These apply to works that can stand by themselves. Works that appear within larger works (short stories, poems etc.) are not italicised and are placed in quotation marks. For some reason the same applies to tracks on a music CD.

Names of ships, trains, aircraft and spacecraft
Names such as Titanic and Mayflower (ships), Orient Express (train), Enola Gay (aircraft) or Challenger (spacecraft) are italicised. Brand names are not italicised, e.g. Boeing or Ford. The initials HMS and USS (as in HMS Victory and USS Constitution) are never italicised and do not have full stops. Note that when using an apostrophe to create the possessive form of a name, only the name itself is in italics. E.g. in the words ‘the Titanic’s lifeboats’ the apostrophe and the ‘s’ are in roman.

Foreign words
Italics are used if the word is not regarded as being sufficiently assimilated into English (deo volente, matelot, gesundheit). Scientific names, e.g. for flowers or plants, are in Latin and are therefore italicised.

• Symbols
Algebraic symbols and symbols for mathematical constants and physical quantities
These are conventionally set in italics.

A character’s thought process
In novels, writers sometimes put their characters’ thoughts and ideas in italics, e.g. Surely no one could have done such a terrible thing, he thought.

Works of art
The Mona Lisa hangs in the Louvre.

Famous speeches
One of Churchill’s most famous speeches is Blood, Toil, Tears and Sweat.

Representing sounds
Words that imitate sounds are italicised. The train sped past with a loud whoosh. These are often followed by an exclamation mark.

Points to remember about italics

• Newspapers usually have their own way of doing things, so many of the above do not necessarily apply.

• An exception to italicising the names of books is holy books. Although it makes no sense it is customary to write Bible and Koran in roman lettering, not italics.

• The names of legal cases are often italicised, although this custom seems to be disappearing. The ‘v.’ as in Smith v. Jones is always a roman letter.

• Be careful, when italicising, to make certain if punctuation marks should be included. In this example the question mark should not be italicised: ‘Have you seen the Mona Lisa?’

• Underlining words would achieve the same purpose as italicising them. Note that one does not underline words that are italicised.

• Sometimes it depends on the context, or it can be a matter of personal choice, whether or not a foreign word is italicised.

• Do not overdo the use of italics. This causes them to lose their effect.

• Be consistent with your italicising.

Remember that, like so many rules in the English language, the rules for using italics can vary.


John DorringtonJohn Dorrington (27)

John is a freelance copy-writer, editor and proof-reader, and has written four books. He has edited several novels and factual books, although much of his work involves editing students’ academic dissertations, including several Master’s and Doctoral theses. He is a graduate of the University of Cape Town where he studied English and History



 

Punctuation changes the meaning of a sentence

Punctuation can change the meaning of a sentence dramatically so why are we so lazy about using it?

When I asked an acquaintance the other day how she knew if the punctuation in an article or report she had written was correct she replied, “If it feels right then it must be right.”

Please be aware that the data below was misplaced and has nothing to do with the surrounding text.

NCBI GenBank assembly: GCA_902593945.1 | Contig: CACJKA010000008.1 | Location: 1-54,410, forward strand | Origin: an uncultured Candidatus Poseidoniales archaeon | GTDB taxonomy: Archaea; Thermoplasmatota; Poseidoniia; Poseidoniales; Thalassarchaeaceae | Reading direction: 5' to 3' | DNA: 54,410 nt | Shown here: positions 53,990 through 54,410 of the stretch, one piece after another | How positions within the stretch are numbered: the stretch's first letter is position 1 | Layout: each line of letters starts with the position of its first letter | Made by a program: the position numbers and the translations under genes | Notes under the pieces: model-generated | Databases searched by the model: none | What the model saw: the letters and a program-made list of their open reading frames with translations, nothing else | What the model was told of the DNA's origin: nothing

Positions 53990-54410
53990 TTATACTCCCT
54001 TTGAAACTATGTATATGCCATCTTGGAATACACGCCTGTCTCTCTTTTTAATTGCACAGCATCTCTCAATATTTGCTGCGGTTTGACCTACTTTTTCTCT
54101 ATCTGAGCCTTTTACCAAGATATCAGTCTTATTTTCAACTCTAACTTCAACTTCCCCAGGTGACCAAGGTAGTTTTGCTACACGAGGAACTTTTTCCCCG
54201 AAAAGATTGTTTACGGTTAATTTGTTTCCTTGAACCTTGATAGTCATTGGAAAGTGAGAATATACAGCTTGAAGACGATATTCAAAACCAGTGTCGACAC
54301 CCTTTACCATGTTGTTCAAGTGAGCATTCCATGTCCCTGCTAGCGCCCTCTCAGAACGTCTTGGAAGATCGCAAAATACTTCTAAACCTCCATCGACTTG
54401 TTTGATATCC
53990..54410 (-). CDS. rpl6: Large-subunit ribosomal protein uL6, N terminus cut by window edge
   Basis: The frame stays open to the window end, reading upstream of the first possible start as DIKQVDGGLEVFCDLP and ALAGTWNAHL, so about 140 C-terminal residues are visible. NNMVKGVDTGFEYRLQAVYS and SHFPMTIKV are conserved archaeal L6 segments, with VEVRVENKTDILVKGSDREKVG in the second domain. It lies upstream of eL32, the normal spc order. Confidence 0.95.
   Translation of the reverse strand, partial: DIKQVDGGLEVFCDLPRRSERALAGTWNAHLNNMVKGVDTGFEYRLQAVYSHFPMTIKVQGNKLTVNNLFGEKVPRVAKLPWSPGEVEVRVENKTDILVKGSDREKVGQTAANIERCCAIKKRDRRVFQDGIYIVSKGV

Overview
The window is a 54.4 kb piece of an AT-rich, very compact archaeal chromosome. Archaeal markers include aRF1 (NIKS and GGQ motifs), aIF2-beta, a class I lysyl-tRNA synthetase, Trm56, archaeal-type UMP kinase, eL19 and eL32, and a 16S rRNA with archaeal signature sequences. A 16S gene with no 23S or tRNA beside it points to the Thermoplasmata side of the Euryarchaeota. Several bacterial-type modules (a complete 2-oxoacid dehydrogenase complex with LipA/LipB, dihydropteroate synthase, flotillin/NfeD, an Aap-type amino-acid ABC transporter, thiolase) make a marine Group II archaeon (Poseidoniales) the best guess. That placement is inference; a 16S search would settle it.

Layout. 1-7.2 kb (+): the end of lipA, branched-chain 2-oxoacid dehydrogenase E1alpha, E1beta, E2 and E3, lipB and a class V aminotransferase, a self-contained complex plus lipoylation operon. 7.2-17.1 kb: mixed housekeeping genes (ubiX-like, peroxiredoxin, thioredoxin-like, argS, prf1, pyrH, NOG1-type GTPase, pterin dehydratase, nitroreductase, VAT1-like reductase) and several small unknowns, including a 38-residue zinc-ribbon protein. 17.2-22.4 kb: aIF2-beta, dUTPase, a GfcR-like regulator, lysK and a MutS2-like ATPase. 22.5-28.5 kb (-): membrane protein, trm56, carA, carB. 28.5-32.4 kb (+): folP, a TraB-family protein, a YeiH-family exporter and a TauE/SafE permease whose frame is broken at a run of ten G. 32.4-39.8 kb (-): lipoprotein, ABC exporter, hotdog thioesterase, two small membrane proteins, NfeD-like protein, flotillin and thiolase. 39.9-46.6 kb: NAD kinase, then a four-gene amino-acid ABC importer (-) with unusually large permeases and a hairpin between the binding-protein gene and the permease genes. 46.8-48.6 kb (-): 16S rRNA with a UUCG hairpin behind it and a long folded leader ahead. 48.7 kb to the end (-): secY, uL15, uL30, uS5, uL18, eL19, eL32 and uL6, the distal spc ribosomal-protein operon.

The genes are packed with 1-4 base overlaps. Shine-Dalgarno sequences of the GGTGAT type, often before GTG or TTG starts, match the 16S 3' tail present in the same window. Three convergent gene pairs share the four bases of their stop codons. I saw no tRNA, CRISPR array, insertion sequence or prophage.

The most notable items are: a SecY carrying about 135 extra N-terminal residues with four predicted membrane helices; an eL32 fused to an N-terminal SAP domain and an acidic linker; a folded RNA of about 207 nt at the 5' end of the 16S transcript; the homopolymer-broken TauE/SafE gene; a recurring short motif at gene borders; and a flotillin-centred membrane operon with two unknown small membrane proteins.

More often than not it probably is right. But not always.

This led me to ask myself why it should be necessary to punctuate properly. After all, many highly successful people have never learnt the difference between a colon and a semicolon and it hasn’t impacted adversely on their careers.
However, punctuation is only one aspect of written or typed language. How about the others, such as spelling? Is spelling important? Would you write proceed when you meant to write precede, or principal when you meant to write principle? Hopefully not.

Yet when you punctuate your writing you probably make mistakes that could lead to equally confusing consequences. Or maybe you use punctuation as a form of self-expression and write whatever takes your fancy.

Poor punctuation can make life extremely difficult for your reader, especially if he or she has to make allowances for your individual style of punctuation. Remember that punctuation is there to assist readers in their understanding of what you have written, not to make their lives more difficult. If they have a right (or is it write, wright or rite?) to expect standard English spellings and grammatical forms, the same should apply to punctuation.

Consider this well-used example:

“Let’s eat grandma.”
“Let’s eat, grandma.”

When speaking we use several ways in which to make our meaning clear, such as stress, intonation or pauses, or rolling our eyes to convey a meaning different from that of the spoken words. And we can usually see if the person we are speaking to understands what has been said. This is not true of the written word.

What is punctuation?

The following punctuation conventions are used:

• A pause in the flow of thought, for example, to allow additional information, is indicated by a comma (,)
• A complete sentence (one thought or idea) is indicated by a full stop (.)
• A semi-colon (;) is used to indicate a fuller pause than a comma, but not the final end of the sentence
• A colon (:) is used to indicate the beginning of a list
The apostrophe is the most troublesome punctuation mark in the English language and needs some clarification
Square brackets ([ ]) are used to set off an interruption or insertion within a direct quotation
The question mark is quite straightforward and should provide no problems
Italics are a style of font slanting to the right.

Written language has developed a universal and easily understandable system of punctuation, with each punctuation mark having a particular function. When writing use punctuation properly and your readers will thank you for it.

John DorringtonJohn Dorrington (27)

John is a freelance copy-writer, editor and proof-reader, and has written four books. He has edited several novels and factual books, although much of his work involves editing students’ academic dissertations, including several Master’s and Doctoral theses. He is a graduate of the University of Cape Town where he studied English and History